Cadences

I
  (MINOR)

THE ANCIENT memories buried lie,
 And the olden fancies pass;
The old sweet flower-thoughts wither and fly,
And die as the April cowslips die,
 That scatter the bloomy grass.
 
All dead, my dear! And the flowers are dead,
 And the happy blossoming spring;
The winter comes with its iron tread,
The fields with the dying sun are red,
 And the birds have ceas’d to sing.
 
I trace the steps on the wasted strand
 Of the vanish’d springtime’s feet:
Wither’d and dead is our Fairyland,
For Love and Death go hand in hand
 Go hand in hand, my sweet!
 
  II
  (MAJOR)

 OH, what shall be the burden of our rhyme,
And what shall be our ditty when the blossom’s on the lime?
Our lips have fed on winter and on weariness too long:
We will hail the royal summer with a golden-footed song!
 
 O lady of my summer and my spring,
We shall hear the blackbird whistle and the brown sweet throstle sing,
And the low clear noise of waters running softly by our feet,
When the sights and sounds of summer in the green clear fields are sweet.
 
 We shall see the roses blowing in the green,
The pink-lipp’d roses kissing in the golden summer sheen;
We shall see the fields flower thick with stars and bells of summer gold,
And the poppies burn out red and sweet across the corn-crown’d wold.
 
 The time shall be for pleasure, not for pain;
There shall come no ghost of grieving for the past betwixt us twain;
But in the time of roses our lives shall grow together,
And our love be as the love of gods in the blue Olympic weather.

Rate this poem:(0.00 / 0 votes)
107 Views

John Howard Payne

John Howard Payne was an American actor, poet, playwright, and author who had most of his theatrical career and success in London. more…

All John Howard Payne poems | John Howard Payne Books

FAVORITE (0 fans)

Translation

Find a translation for this poem in other languages:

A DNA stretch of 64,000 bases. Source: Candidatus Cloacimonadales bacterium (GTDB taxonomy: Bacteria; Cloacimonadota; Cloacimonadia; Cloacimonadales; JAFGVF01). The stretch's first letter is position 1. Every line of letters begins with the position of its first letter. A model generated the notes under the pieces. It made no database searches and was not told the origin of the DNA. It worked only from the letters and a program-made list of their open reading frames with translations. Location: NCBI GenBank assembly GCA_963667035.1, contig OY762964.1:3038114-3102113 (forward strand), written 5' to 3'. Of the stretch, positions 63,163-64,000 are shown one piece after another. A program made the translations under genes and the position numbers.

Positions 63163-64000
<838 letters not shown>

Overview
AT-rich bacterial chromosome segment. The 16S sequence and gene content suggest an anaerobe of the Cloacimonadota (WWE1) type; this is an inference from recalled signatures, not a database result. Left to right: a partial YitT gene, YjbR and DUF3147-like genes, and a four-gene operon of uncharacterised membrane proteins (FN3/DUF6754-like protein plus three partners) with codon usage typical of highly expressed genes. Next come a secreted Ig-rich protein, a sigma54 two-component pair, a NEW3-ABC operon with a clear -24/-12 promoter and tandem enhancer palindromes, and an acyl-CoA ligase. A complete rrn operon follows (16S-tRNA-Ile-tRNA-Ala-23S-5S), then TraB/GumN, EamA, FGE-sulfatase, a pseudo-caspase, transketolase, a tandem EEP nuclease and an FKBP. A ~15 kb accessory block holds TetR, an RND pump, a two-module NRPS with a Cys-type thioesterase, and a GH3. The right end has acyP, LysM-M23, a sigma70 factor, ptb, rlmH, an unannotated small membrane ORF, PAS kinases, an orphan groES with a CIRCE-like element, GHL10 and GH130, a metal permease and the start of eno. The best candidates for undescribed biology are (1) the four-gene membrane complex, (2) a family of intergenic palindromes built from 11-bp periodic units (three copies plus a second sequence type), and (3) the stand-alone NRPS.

Select another language:

  • - Select -
  • Chinese - Simplified 简体中文 (Chinese - Simplified)
  • Chinese - Traditional 繁體中文 (Chinese - Traditional)
  • Spanish Español (Spanish)
  • Japanese 日本語 (Japanese)
  • Portuguese Português (Portuguese)
  • German Deutsch (German)
  • Arabic العربية (Arabic)
  • French Français (French)
  • Russian Русский (Russian)
  • Kannada ಕನ್ನಡ (Kannada)
  • Korean 한국어 (Korean)
  • Hebrew עברית (Hebrew)
  • Ukrainian Український (Ukrainian)
  • Urdu اردو (Urdu)
  • Hungarian Magyar (Hungarian)
  • Hindi मानक हिन्दी (Hindi)
  • Indonesian Indonesia (Indonesian)
  • Italian Italiano (Italian)
  • Tamil தமிழ் (Tamil)
  • Turkish Türkçe (Turkish)
  • Telugu తెలుగు (Telugu)
  • Thai ภาษาไทย (Thai)
  • Vietnamese Tiếng Việt (Vietnamese)
  • Czech Čeština (Czech)
  • Polish Polski (Polish)
  • Indonesian Bahasa Indonesia (Indonesian)
  • Romanian Românește (Romanian)
  • Dutch Nederlands (Dutch)
  • Greek Ελληνικά (Greek)
  • Latin Latinum (Latin)
  • Swedish Svenska (Swedish)
  • Danish Dansk (Danish)
  • Finnish Suomi (Finnish)
  • Persian فارسی (Persian)
  • Yiddish ייִדיש (Yiddish)
  • Armenian հայերեն (Armenian)
  • Norwegian Norsk (Norwegian)
  • English English (English)

Discuss this John Howard Payne poem with the community:

Citation

Use the citation below to add this poem to your bibliography:

Style:MLAChicagoAPA

"Cadences" Poetry.net. STANDS4 LLC, 2019. Web. 22 Mar. 2019. <https://www.poetry.net/poem/23322/cadences>.

We need you!

Help us build the largest poetry community and poems collection on the web!

Other poems by

John Howard Payne

»

Thanks for your vote! We truly appreciate your support.